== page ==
Skip to main content

Thank you for visiting You are using a browser version with limited support for CSS. To obtain the best experience, we recommend you use a more up to date browser (or turn off compatibility mode in Internet Explorer). In the meantime, to ensure continued support, we are displaying the site without styles and JavaScript.

  • Original Article
  • Published:

Does obesity shorten life? The importance of well-defined interventions to answer causal questions


Many observational studies have estimated a strong effect of obesity on mortality. In this paper, we explicitly define the causal question that is asked by these studies and discuss the problems associated with it. We argue that observational studies of obesity and mortality violate the condition of consistency of counterfactual (potential) outcomes, a necessary condition for meaningful causal inference, because (1) they do not explicitly specify the interventions on body mass index (BMI) that are being compared and (2) different methods to modify BMI may lead to different counterfactual mortality outcomes, even if they lead to the same BMI value in a given person. Besides precluding the estimation of unambiguous causal effects, this violation of consistency affects the ability to address two additional conditions that are also necessary for causal inference: exchangeability and positivity. We conclude that consistency violations not only preclude the estimation of well-defined causal effects but also compromise our ability to estimate ill-defined causal effects.

This is a preview of subscription content, access via your institution

Access options

Buy this article

Prices may be subject to local taxes which are calculated during checkout

Similar content being viewed by others


  1. Allison DB, Fontaine KR, Manson JE, Stevens J, VanItallie TB . Annual deaths attributable to obesity in the United States. J Am Med Assoc 1999; 282: 1530–1538.

    Article  CAS  Google Scholar 

  2. Mokdad AH, Marks JS, Stroup DF, Gerberding JL . Actual causes of death in the United States, 2000. J Am Med Assoc 2004; 291: 1238–1245.

    Article  Google Scholar 

  3. Mokdad AH, Marks JS, Stroup DF, Gerberding JL . Correction: actual causes of death in the United States, 2000. J Am Med Assoc 2005; 293: 293–294.

    CAS  Google Scholar 

  4. Flegal KM, Graubard BI, Williamson DF, Gail MH . Excess deaths associated with underweight, overweight, and obesity. J Am Med Assoc 2005; 293: 1861–1867.

    Article  CAS  Google Scholar 

  5. Hernán MA . A definition of causal effect for epidemiological research. J Epidemiol Commun Health 2004; 58: 265–271.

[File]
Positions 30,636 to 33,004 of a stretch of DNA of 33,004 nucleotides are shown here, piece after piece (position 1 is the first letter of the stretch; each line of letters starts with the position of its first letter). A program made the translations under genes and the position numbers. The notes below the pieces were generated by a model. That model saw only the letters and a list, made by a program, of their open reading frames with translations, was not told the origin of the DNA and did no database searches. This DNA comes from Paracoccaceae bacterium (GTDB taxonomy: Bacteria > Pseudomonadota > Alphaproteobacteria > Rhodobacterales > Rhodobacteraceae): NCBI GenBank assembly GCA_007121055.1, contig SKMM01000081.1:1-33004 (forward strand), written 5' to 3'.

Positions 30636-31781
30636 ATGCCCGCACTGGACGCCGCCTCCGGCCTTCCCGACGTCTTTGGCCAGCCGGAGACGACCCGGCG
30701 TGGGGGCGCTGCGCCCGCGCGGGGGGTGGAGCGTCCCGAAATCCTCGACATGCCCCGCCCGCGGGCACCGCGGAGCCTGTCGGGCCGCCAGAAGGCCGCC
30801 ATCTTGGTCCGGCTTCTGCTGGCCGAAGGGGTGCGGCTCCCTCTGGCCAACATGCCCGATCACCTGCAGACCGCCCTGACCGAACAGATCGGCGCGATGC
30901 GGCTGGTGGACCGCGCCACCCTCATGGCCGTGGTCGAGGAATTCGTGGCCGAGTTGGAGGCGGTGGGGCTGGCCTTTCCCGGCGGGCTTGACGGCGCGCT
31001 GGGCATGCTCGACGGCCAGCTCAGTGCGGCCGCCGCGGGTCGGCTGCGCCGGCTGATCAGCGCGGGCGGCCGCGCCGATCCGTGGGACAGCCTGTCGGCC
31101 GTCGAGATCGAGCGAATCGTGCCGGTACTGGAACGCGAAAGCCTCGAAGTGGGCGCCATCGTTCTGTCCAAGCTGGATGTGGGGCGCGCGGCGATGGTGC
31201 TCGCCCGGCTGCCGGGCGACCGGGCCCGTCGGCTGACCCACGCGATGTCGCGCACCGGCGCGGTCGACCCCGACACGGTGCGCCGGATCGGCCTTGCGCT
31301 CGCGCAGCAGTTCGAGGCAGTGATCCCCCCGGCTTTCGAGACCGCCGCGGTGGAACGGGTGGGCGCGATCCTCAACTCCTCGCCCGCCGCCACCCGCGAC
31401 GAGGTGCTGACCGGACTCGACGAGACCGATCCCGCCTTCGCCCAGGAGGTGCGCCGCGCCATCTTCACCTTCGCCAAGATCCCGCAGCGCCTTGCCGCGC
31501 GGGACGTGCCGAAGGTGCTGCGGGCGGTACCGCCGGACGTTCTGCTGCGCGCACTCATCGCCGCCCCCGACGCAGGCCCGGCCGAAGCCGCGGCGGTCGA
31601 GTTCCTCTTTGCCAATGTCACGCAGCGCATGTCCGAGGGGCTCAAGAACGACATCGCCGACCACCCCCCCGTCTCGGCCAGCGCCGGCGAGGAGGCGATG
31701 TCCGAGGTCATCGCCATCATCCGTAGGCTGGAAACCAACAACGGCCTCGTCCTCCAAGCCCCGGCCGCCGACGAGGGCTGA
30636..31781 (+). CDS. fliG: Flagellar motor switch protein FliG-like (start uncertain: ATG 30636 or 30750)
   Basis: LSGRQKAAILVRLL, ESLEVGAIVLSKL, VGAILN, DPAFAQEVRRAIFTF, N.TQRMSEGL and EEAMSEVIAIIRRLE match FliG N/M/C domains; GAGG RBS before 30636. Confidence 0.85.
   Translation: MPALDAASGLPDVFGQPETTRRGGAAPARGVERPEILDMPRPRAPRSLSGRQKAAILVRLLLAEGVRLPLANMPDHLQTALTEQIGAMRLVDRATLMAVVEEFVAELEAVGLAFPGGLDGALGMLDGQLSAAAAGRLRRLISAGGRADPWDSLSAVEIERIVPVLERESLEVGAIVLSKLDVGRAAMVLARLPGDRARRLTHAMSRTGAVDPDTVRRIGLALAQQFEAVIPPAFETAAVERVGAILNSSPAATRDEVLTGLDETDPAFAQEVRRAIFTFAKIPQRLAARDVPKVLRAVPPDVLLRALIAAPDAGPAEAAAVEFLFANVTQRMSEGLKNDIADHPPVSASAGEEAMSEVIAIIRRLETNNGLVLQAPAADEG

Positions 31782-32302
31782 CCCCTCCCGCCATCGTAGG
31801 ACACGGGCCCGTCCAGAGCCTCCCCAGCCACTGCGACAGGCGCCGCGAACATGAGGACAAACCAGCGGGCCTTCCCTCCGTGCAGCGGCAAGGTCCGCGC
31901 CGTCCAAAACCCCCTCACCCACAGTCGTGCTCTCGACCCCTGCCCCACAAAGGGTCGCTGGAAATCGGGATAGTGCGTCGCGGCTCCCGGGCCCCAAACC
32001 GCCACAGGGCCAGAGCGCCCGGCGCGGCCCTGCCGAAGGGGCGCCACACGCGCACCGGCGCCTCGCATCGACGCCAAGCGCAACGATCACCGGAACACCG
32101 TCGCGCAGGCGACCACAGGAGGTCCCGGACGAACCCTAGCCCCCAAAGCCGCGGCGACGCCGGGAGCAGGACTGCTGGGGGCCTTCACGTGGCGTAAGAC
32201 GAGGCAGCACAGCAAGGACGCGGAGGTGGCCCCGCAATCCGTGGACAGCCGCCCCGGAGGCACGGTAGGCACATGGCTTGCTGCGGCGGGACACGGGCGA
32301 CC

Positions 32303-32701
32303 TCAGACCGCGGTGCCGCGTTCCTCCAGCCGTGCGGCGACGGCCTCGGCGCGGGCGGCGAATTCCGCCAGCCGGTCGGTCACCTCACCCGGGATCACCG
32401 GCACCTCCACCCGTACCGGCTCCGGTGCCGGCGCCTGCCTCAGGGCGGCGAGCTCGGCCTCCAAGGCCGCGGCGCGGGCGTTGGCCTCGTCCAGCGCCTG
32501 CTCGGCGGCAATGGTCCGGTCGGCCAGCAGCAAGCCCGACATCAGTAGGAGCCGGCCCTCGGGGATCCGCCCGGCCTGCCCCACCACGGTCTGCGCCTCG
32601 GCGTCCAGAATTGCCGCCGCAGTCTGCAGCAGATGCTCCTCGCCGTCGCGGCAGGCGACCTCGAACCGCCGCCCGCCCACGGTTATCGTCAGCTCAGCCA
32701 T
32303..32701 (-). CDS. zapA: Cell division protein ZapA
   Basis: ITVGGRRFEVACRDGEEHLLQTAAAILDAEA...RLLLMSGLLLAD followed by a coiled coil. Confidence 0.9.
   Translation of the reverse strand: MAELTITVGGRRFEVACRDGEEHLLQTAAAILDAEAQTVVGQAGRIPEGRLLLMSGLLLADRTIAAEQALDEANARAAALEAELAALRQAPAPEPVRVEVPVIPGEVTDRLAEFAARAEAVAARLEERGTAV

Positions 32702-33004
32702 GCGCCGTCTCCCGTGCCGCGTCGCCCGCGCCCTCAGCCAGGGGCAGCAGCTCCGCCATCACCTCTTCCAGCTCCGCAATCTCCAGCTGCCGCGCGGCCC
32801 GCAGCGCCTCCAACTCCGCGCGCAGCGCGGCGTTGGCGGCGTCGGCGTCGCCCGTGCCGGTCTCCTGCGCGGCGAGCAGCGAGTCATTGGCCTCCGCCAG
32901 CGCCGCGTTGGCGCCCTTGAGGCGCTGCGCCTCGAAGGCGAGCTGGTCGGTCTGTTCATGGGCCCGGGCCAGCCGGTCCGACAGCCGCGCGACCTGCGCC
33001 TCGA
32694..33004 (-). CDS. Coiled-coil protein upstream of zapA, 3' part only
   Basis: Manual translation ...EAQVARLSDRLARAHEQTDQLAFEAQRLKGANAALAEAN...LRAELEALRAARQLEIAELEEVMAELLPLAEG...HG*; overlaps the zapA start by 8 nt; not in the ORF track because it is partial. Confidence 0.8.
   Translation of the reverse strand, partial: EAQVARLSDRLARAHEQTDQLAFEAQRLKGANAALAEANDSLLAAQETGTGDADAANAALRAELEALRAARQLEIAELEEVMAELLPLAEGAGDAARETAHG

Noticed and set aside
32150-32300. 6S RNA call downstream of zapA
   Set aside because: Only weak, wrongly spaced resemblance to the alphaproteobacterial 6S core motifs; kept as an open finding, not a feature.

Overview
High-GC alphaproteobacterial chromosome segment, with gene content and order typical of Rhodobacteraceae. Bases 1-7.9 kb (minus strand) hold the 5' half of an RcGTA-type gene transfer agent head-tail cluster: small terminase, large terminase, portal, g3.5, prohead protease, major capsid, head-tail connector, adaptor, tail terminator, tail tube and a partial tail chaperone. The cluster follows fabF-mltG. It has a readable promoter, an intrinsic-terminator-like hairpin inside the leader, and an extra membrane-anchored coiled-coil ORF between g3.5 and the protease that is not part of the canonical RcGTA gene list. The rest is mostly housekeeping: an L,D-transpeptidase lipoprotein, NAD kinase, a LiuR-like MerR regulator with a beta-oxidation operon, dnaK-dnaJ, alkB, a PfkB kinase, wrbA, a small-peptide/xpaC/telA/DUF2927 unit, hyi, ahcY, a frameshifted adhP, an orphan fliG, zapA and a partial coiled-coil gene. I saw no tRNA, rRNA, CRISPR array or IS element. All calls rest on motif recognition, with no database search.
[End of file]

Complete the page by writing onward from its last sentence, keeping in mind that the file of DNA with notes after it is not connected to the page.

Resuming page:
Article  Google Scholar 

  6. Hernán MA, Robins JM . Estimating causal effects from epidemiological data. J Epidemiol Commun Health 2006; 60: 578–586.

    Article  Google Scholar 

  7. Robins JM, Greenland S . Comment on ‘Causal inference without counterfactuals’ by AP Dawid. J Am Stat Assoc 2000; 95: 431–435.

    Google Scholar 

  8. Hernán MA . Invited commentary: hypothetical interventions to define causal effects: afterthought or prerequisite? Am J Epidemiol 2005; 162: 618–620.

    Article  Google Scholar 

  9. Greenland S, Rothman KJ . Measures of effect and measures of association. In: Rothman KJ, Greenland S (eds). Modern Epidemiology, 2nd edn. Lippincott-Raven: Philadelphia, 1998, pp 47–64.

    Google Scholar 

  10. Greenland S . Epidemiologic measures and policy formulation: lessons from potential outcomes (with discussion). Emerging Themes Epidemiol 2005; 2: 5.

    Article  Google Scholar 

  11. Holland PW . Statistics and causal inference. J Am Stat Assoc 1986; 81: 945–961.

    Article  Google Scholar 

  12. Robins JM, Hernán MA . Estimation of the causal effects of time-varying exposures. In: Fitzmaurice G, Davidian M, Verbeke G, Molenberghs G (eds). Advances in Longitudinal Data Analysis. Chapman & Hall/CRC Press: New York, 2008 (in press).

    Google Scholar 

Download references


We thank Sander Greenland, Sonia Hernández-Díaz and Karen Steinberg for their detailed comments and expert advice. This work was supported by NIH Grant R01 HL080644.

Author information

Authors and Affiliations


Corresponding author

Correspondence to M A Hernán.



Formal definitions

We say that a counterfactual outcome Ya is consistent with the actual or realized outcome Y if Ya=Y when the subject received exposure level A=a.

Exchangeability means that any counterfactual outcome under any treatment level a is independent of the treatment actually received A, which is written symbolically as YaA. Randomization of the treatment is expected to result in exchangeability. Stratified randomization, in which the probability of receiving treatment varies by levels of the variables in L, is expected to result in conditional exchangeability within levels L, which is written as YaAL.

For discrete treatment A and covariates L, the positivity condition is written as Pr[A=aL=l]>0 if Pr[L=l]≠0. In general, positivity is written as fAL(al)>0 if fL(l)≠0, where fXZ(xz) is the conditional density function of the random variable X evaluated at the value x given the random variable Z evaluated at the value z.

Rights and permissions

Reprints and permissions

About this article

Cite this article

Hernán, M., Taubman, S. Does obesity shorten life? The importance of well-defined interventions to answer causal questions. Int J Obes 32 (Suppl 3), S8–S14 (2008).

Download citation

  • Published:

  • Issue Date:

  • DOI:


This article is cited by


Quick links